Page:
One of the last big sci-fi pictures before 2001: A Space Odyssey came along and fundamentally changed the possibilities of the genre, 1966's Fantastic Voyage is the platonic ideal of a movie that gets praised, sincerely, for its visual effects, by someone whose tone of voice and inability to maintain eye contact make it clear that they hope you don't ask about anything else. Because it feels bad to attack the movie: the visual effects are really good, even if they were supplanted and then lapped within a few years of its release. And how much nicer to have those kind of top-drawer visual effects in a movie about interesting concepts and adult characters, and not one that involves giant robots walloping the shit out of each other.

Still, you can't get too far into the film before you have to admit that for all its achievements, and the very real charm of mid-'60s sci-fi (notwithstanding the vast budget gap, the film more than slightly resembles TV's Star Trek, from the same year), Fantastic Voyage is a fucking slog. It shouldn't be: the hook is terrific. Both the U.S. and the USSR have developed miniaturisation technology, but only the Americans have a scientist who knows how to make the process last for more than an hour. And he's been almost fatally shot, and sent into a coma that can only be cured by shrinking down brain surgeon Dr. Duval (Arthur Kennedy), his assistant Cora Peterson (Raquel Welch), Dr. Michaels (Donald Pleasance), and sub captain Bill Owens (William Redfield), and injecting them and their microscopic submarine right into the scientist's body, with government agent Grant (Stephen Boyd), along for manly protagonist duties, trying to catch Duval in the act of being a Commie spy.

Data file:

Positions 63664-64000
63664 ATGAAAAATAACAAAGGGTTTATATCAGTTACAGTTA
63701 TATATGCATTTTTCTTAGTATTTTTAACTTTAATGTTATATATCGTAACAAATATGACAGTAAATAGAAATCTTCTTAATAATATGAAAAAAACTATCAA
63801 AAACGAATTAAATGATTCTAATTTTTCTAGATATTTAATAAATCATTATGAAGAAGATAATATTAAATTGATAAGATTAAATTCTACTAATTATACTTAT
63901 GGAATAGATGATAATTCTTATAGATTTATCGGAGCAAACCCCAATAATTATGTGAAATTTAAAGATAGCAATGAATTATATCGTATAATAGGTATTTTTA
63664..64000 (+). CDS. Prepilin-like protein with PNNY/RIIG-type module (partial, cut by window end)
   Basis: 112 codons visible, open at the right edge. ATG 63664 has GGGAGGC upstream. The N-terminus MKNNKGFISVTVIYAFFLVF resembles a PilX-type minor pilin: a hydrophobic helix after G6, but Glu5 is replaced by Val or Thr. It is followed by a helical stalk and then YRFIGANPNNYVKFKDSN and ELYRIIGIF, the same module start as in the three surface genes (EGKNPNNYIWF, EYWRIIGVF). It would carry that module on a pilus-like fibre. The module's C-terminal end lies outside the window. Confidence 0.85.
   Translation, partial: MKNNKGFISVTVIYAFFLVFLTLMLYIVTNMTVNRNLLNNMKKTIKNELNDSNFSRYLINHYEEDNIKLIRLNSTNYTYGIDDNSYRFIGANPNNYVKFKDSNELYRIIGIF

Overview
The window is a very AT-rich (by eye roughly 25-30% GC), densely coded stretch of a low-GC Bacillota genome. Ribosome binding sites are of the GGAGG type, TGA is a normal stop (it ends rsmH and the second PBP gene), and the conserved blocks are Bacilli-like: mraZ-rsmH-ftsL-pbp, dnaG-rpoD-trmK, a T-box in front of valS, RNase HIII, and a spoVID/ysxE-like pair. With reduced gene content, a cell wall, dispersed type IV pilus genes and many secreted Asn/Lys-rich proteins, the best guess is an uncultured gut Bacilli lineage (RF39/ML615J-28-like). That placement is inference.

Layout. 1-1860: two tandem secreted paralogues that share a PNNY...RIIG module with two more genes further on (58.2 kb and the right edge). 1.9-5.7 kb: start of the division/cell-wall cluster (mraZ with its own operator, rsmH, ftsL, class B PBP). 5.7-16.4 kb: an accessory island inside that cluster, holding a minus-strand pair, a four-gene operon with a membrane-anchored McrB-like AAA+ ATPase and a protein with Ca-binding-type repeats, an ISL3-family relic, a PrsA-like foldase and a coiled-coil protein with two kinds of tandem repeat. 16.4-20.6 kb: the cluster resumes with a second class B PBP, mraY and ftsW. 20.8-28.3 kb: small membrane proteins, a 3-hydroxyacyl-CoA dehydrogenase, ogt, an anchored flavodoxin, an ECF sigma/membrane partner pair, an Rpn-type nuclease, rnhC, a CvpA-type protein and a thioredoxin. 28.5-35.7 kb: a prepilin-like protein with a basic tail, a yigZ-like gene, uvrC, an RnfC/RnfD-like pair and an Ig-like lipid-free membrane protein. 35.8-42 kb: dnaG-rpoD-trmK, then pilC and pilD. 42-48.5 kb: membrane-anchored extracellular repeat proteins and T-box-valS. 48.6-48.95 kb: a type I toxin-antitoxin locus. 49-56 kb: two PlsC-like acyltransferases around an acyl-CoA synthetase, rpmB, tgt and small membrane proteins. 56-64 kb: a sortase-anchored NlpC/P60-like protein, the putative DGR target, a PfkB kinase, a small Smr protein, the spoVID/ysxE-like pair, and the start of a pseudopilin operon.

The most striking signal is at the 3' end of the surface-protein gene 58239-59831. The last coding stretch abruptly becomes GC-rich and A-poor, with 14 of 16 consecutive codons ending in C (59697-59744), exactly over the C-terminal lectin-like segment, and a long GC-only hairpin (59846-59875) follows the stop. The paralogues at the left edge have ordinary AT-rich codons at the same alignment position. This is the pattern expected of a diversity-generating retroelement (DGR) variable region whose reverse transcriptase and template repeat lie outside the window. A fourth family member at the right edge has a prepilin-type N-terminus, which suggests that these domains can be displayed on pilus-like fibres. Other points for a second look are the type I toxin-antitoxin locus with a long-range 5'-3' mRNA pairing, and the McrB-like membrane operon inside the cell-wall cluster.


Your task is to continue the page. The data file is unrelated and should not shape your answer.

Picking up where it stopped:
That certainly ought to be a fantastic voyage, and if you've encountered the story in Isaac Asimov's novelisation, you even know that it kind of can be (Asimov demanded permission to re-work the story to make it less idiotic). But Henry Kleiner's screenplay and Richard Fleischer's direction show off all the seams and plot holes while pushing the plot along as slowly as a nominal adventure movie could possibly support. The sub voyage takes place in something longer than real time, during which the plot plonks along through a repetitive cycle of theoretically tense moments flattened by lifeless direction. Every actor who isn't Pleasance stands around being vastly too serious, and sometimes we are given blessed relief in the form of the production designers' florid, psychedelia-tinged vision of the inside of the human body.

It looks great - there will be those who carp about how dated it is (and, sure, it is), but really is quite a special visual experience. Tragically, behind those visuals, it's bloated B-movie nonsense built around false characters, expanded and perpetrated by people who didn't know how to capture the proper spunk and speed of a good piece of junk sci-fi.